I am in love with the bodily strength that is portrayed here. All of the women are big—muscular, curvy, heavy-set. The skinny characters purposefully eat gargantuan amounts to put on weight and make themselves a physical force to be reckoned with on the track. The pages are covered in what would never be considered North American society’s “ideal” female body image and it’s so gorgeous and refreshing. I also loved the racial diversity spread across the pages, but would have loved it even more if BOTH MCs were non-white. Basically, this graphic novel is presenting some wonderful things to the young adult audience: girls eating—a LOT; big, strong, round bodies; and women discovering and asserting themselves. Insert heart eyes!

Now, I am questioning why it’s considered YA. It’s pretty tame for a graphic novel, but it does cross over into territory that I would consider too mature for the YA audience. Bearing in mind that the term “YA” is generally targeted at 12-18 year olds (I’m talking marketplace here and I am very much aware that adults read YA), I was surprised that the characters were as old as they were and dealing with what they were. Maisie, specifically, had concerns about her wedding plans going to shreds when her boyfriend leaves her. She is also pretty open about her sex life, which is fine in itself and I’d love for girls to be more comfortable with their bodies and exploring their sexuality, but I don’t think anyone below the age of 15 or 16 should be reading what is in this book. I also don’t think many girls 18 and under are planning their weddings. Maybe that’s just me.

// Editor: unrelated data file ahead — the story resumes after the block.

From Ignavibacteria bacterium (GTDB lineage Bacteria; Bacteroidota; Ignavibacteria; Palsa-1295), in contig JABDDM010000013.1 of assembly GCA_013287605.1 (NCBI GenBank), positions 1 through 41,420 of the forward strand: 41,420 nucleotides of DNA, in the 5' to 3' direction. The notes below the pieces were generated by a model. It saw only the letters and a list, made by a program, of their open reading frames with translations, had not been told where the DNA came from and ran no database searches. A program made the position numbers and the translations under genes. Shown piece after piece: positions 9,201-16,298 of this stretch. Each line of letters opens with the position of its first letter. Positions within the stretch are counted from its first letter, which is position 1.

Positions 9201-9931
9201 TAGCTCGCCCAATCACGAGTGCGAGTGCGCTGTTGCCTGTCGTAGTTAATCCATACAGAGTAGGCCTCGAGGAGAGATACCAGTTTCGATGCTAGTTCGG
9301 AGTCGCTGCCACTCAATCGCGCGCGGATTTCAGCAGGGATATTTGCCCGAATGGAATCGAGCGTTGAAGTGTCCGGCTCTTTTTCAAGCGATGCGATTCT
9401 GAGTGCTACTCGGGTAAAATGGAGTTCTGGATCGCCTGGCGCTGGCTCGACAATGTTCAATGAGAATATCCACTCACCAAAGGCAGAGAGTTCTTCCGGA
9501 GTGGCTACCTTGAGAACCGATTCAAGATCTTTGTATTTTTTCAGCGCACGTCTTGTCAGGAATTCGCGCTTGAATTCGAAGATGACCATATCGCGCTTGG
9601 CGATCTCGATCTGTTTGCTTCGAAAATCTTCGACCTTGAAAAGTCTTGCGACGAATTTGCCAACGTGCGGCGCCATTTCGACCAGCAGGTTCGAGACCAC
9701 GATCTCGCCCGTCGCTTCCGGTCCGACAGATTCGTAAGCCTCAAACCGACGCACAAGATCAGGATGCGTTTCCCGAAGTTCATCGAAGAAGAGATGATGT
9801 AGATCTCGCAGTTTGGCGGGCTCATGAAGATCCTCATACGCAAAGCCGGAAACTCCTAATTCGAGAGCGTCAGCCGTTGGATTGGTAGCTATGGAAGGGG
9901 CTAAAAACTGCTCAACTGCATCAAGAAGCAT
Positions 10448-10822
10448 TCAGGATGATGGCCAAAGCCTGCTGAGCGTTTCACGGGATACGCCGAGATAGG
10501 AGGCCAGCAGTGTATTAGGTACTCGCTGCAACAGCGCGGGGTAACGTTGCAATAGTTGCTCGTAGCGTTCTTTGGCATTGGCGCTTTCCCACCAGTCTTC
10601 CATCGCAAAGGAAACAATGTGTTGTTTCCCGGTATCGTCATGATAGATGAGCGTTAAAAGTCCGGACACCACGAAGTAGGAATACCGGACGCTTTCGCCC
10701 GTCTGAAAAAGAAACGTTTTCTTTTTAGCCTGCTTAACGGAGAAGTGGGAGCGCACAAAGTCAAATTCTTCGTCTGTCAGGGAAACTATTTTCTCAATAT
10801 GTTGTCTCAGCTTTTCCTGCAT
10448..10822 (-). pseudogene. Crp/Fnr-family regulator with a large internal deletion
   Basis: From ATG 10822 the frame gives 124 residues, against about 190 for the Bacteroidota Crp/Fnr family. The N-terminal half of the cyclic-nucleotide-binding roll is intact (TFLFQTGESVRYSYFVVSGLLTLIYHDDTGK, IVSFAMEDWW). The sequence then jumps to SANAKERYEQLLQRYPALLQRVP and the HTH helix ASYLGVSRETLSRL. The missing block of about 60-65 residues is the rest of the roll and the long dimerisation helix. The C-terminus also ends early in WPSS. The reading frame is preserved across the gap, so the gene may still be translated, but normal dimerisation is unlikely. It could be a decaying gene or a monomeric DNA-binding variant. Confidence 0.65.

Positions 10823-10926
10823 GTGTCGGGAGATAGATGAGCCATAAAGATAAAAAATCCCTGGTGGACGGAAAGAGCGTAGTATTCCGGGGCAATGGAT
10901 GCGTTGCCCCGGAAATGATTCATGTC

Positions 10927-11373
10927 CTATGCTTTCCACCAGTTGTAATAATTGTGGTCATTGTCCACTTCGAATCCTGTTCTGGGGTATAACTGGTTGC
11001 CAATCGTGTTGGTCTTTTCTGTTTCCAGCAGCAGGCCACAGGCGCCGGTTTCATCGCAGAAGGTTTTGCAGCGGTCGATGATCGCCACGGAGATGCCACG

Overall, I highly recommend this novel. The artwork is droolingly gorgeous, the writing is so amazing and entertaining, and there are so many great messages contained within the pages that I can’t even. Please let me know if you added it to your to-read pile! I really want people to read this one.


Goodreads     Indigo


Review | What Does Consent Really Mean? | Pete Wallis, Thalia Wallis, & Joseph Wilkins


What Does Consent Really Mean?

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“Consent is not the absence of ‘NO’, it is an enthusiastic YES!!”

While seemingly straightforward, Tia and Bryony hadn’t considered this subject too seriously until it comes up in conversation with their friends and they realise just how important it is.